The function of Doa1 in targeting proteins for degradation by the proteasome appears specific to MAD as deletion of DOA1 either had no effect on degradation of nonmitochondrial substrates or, in the case of the ERAD substrate CPY*, the stabilizing effect of DOA1 deletion could be attributed to the deficiency in ubiquitin. Moreover, unlike Ufd2, DOA1 deficiency did not sensitize cells to ER stress triggered by deletion of the IRE1 component of the unfolded protein response. In contrast, the growth of cells under increased mitochondrial oxidative stress conditions, such as superoxide dismutase deficiency, was compromised by deletion of the DOA1 gene, and this phenotype could be rescued by wild-type Doa1, but not by Doa1 mutants lacking either the WD or the Cdc48-binding PUL domain.
Overall, Wu et al. (2016) convincingly establish Doa1 as a key regulator of MAD in S. cerevisiae, but whether Doa1’s mammalian homologue phospholipase A2 activating protein is similarly involved in MAD as well as in Parkin-mediated mitophagy remains to be tested. Because Doa1 binds to Cdc48 at a site close to the hexameric ring formed by the second ATPase domain (D2; Mullally et al., 2006; Rumpf and Jentsch, 2006; Zhao et al., 2009; Qiu et al., 2010), these findings further suggest that Cdc48 and perhaps its mammalian homologue p97 might first engage substrate using the D2 domain, as proposed previously (DeLaBarre et al., 2006). Intriguingly, the N domain–binding cofactor Ufd1–Npl4 is also required for substrate interaction with Cdc48/p97 in MAD. It is unclear how substrate recruitment to Cdc48/p97 could simultaneously involve two spatially separated adaptors. One possibility is that Ufd1–Npl4 may indirectly promote substrate binding by allosterically activating Cdc48/p97 or Doa1. Alternatively, these adaptors may relay substrate for targeting to Cdc48. The key to distinguish between these models lies in better assays that would allow the mapping of direct interactions between Cdc48 and MAD substrates in the presence or absence of these adaptors. The precise signal for substrate recognition in Cdc48p–Doa1–mediated MAD also remains to be elucidated. Despite these unresolved issues, the newly identified substrates and the demonstration that Doa1 is the MAD adaptor for Cdc48 by Wu et al. (2016) should provide a new handle to advance our understanding of this important yet poorly studied pathway.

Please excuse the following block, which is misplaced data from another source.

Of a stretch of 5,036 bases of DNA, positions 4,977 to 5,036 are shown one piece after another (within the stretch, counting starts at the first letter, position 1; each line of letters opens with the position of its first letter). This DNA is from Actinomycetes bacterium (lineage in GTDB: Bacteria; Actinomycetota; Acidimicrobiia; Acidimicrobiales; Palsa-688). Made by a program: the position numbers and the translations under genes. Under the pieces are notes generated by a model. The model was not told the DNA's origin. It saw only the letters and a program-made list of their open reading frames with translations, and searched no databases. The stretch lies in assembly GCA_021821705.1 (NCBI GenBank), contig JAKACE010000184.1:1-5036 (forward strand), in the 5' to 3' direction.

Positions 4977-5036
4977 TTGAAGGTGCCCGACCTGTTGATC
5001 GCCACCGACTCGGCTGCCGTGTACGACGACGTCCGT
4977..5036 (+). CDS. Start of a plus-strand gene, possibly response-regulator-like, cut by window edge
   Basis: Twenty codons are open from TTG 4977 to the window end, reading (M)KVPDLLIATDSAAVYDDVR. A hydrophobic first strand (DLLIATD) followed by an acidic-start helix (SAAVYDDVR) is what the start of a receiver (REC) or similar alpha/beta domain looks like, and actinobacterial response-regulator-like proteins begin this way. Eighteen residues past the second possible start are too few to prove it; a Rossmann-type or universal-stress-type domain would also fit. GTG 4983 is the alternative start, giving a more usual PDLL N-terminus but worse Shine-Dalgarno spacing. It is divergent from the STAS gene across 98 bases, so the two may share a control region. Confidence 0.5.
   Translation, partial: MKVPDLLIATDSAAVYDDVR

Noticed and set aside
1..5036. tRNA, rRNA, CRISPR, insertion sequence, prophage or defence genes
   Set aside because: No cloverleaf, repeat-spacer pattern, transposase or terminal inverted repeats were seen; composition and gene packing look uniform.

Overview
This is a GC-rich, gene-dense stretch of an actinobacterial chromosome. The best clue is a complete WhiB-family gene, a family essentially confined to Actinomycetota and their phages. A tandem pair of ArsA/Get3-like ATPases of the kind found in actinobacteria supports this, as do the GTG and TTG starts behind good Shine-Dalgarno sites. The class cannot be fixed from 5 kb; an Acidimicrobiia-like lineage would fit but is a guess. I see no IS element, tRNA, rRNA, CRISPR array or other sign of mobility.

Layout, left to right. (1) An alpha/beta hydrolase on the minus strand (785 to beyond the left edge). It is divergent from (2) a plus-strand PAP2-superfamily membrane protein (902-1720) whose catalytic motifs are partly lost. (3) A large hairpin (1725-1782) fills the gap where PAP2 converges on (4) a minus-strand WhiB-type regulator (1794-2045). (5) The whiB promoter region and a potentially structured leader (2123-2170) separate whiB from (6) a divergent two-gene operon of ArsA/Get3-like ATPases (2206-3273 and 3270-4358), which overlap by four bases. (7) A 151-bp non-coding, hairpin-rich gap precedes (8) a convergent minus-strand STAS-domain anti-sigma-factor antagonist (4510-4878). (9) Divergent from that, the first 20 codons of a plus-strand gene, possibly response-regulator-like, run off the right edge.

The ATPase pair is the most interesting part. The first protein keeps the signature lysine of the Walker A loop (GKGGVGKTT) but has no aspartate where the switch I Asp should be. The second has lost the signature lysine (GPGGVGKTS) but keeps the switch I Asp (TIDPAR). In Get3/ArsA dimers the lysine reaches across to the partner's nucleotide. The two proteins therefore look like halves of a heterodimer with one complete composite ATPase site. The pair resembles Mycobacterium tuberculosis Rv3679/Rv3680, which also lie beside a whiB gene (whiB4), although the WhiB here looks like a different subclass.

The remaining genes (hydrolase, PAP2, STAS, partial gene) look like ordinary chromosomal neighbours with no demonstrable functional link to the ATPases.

The authors declare no competing financial interests.